Personal aspects
In the 10 group discussions we organized with high-level male personnel, a rigid concept of management as dominant masculinity, was criticized:  

"I do not want to be limited to a male role model in my person. It is mega-difficult if only that is expected of you". This statement by a male manager makes it clear that a commitment to equality is motivated by one's own experience of the disadvantages of traditional and stereotypical gender roles that can lead to inequality and discrimination not to mention a restricted conception of the person. These disadvantages relate above all to the role of the sole financial provider or breadwinner in the household. This role can sometimes be an impossible one including a leadership culture of always being available with permanent presence and accessibility, unlimited flexibility as well as high performance and hardness etc. On the one hand, the associated physical and mental stress of this outdated and restricted gender role can lead to health problems and on the other hand, to an unbalanced private and family life. In this idealistic and unattainable “superman” role active fatherhood, is made impossible for men. And even if a traditional gender arrangement is freely chosen and advocated, it can still lead to alienation from (spouse or) partner and children and eventually to a break-up of relationships (see Schambach 2013). 

A further form of concern for men becomes apparent when male managers fear or experience that their daughters and/or granddaughters have difficulties in having a career due to social and company-internal discrimination: “I sometimes ask myself: In what kind of world should my daughter grow up? Should she give up on the idea of having realistic professional opportunities? Does she have to imitate male behavior in order to be able to move, freely in the corporate world?” 

Men also discuss the advantages and personal benefits they receive from gender equality: "Men also only want to work 60 or 80% - they want to spend more family time, quality time". Male managers benefit from equal opportunities activities in the same way as women. Because of flexible forms of work and career models including the possibility of working part-time and parental leave, for example, new scope and possibilities for a more open corporate culture which enables sustainable work-life integration and active fatherhood, can be envisioned.

Male managers create framework conditions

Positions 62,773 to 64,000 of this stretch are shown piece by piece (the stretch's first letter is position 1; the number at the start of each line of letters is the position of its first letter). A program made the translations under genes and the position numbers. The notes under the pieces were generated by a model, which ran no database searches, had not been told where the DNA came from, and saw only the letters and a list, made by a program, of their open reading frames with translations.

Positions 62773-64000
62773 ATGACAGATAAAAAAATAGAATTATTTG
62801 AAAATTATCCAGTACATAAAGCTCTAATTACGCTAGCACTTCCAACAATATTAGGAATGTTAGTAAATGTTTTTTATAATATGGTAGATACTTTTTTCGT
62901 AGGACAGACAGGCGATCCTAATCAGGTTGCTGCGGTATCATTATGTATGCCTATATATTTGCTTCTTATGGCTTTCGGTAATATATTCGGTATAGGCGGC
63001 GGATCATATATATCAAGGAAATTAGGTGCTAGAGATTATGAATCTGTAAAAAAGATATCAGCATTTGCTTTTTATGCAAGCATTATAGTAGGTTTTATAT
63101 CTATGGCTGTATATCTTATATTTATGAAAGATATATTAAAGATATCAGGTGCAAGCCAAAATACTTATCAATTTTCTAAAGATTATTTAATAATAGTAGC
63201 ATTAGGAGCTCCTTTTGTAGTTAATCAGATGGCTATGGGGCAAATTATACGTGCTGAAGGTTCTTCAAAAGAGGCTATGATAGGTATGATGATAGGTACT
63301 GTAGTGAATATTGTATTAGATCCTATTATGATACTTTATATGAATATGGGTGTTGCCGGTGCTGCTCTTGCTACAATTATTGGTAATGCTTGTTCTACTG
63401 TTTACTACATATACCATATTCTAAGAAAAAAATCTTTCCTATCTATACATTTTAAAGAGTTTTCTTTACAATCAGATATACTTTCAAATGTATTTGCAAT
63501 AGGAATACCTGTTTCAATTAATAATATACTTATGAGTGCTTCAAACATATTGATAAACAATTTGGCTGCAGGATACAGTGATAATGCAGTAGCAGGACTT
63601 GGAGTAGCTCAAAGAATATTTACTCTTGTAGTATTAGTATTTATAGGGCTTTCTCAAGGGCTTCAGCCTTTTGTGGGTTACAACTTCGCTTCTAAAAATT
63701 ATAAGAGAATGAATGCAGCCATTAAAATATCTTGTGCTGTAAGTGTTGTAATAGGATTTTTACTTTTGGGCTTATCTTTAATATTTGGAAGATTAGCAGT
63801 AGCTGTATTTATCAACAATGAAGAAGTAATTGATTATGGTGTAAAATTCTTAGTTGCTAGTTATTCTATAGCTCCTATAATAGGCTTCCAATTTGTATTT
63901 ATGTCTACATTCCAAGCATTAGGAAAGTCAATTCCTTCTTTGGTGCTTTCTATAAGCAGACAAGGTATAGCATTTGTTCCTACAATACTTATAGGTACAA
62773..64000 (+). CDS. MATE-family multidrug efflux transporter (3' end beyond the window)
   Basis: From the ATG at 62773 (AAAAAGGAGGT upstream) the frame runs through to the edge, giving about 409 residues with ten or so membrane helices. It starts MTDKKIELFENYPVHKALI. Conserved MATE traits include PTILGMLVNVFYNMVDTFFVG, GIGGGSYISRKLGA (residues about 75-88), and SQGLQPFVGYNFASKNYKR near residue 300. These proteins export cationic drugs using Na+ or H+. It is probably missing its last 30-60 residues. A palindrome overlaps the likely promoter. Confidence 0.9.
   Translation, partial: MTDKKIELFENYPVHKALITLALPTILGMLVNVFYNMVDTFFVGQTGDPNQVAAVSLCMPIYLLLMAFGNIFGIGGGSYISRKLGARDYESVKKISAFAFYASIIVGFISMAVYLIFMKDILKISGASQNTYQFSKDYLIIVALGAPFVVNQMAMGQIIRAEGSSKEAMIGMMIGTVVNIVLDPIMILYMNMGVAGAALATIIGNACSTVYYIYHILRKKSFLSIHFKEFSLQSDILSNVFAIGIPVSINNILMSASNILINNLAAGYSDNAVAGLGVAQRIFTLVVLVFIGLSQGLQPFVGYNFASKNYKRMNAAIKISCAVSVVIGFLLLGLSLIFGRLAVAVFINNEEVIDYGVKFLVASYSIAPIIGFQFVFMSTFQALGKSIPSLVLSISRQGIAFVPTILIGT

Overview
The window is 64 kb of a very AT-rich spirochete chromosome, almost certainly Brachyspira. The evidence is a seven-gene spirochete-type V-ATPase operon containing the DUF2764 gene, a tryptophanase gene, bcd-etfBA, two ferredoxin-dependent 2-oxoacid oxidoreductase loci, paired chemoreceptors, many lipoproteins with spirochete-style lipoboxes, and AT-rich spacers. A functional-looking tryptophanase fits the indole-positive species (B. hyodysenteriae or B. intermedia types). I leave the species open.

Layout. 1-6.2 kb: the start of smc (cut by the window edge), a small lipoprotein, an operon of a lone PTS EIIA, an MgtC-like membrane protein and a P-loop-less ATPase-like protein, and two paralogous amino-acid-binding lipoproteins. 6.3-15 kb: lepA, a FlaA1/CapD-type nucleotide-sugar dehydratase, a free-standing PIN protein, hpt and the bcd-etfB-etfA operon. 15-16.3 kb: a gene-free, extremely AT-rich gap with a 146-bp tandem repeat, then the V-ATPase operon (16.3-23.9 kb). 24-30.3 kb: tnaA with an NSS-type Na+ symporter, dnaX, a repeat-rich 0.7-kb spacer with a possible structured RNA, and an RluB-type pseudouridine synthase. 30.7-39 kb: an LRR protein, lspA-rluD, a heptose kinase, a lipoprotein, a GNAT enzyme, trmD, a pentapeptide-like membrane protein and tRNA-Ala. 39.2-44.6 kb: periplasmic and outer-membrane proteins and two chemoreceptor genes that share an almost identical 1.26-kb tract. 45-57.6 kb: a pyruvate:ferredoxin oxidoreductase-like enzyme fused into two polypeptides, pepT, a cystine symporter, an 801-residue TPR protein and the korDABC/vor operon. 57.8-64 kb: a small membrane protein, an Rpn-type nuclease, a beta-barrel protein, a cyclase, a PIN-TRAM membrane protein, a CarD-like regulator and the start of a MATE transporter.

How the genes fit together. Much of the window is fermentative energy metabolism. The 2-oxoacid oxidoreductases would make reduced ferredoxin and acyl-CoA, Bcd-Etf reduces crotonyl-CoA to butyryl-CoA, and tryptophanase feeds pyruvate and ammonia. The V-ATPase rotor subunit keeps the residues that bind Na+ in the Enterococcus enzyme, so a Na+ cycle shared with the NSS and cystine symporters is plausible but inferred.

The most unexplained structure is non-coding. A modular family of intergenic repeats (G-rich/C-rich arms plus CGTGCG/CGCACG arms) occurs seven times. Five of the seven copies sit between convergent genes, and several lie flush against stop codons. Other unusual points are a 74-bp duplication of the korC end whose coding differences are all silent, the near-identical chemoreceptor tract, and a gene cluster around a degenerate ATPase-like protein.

The results of our research clearly show that men want to commit themselves to equality! They are motivated and they see themselves as responsible for shaping the way to achieve this. As one male executive emphasizes: "WE have to create the framework conditions so that equality can work". 
In this process, they do not want to act as "brakemen", but rather as "role models" in order to work together with women on "how we can do this together", says one male manager.

These motivational reasons, which were also confirmed in our online survey of over 1,200 Swiss managers, can bring new momentum to equality initiatives in companies. Our results clearly show that male managers need to be involved - in strategic alignment, as well as in internal communication and application for equality initiatives and measures. In our opinion, these are very decisive first steps to be able to count more women in management positions in the future.

If you perceive further motivating factors for men in management positions in your everyday work or company, we would like very much to hear from you: tell us about.

Krell, Gertraude/ Sieben, Barbara (2011): Diversity Management: Chancengleichheit für alle und auch als Wettbewerbsvorteil. In: Krell, Gertraude/Ortlieb, Renate/Sieben, Barbara (Hrsg.) (2011): Chancengleichheit durch Personalpolitik, 6. Aufl., Wiesbaden, 155-174.

Schambach, Gabriele (2013): Ein Teil der Lösung - Überlegungen zum Einbezug von Männern zur Erhöhung des Frauenanteils in Führungspositionen. In: Jansen, Mechtild M./ Röming, Angelika/ Rohde, Marianne (Hrsg.): Männer - Frauen - Zukunft. Ein Genderhandbuch, München, 209-226.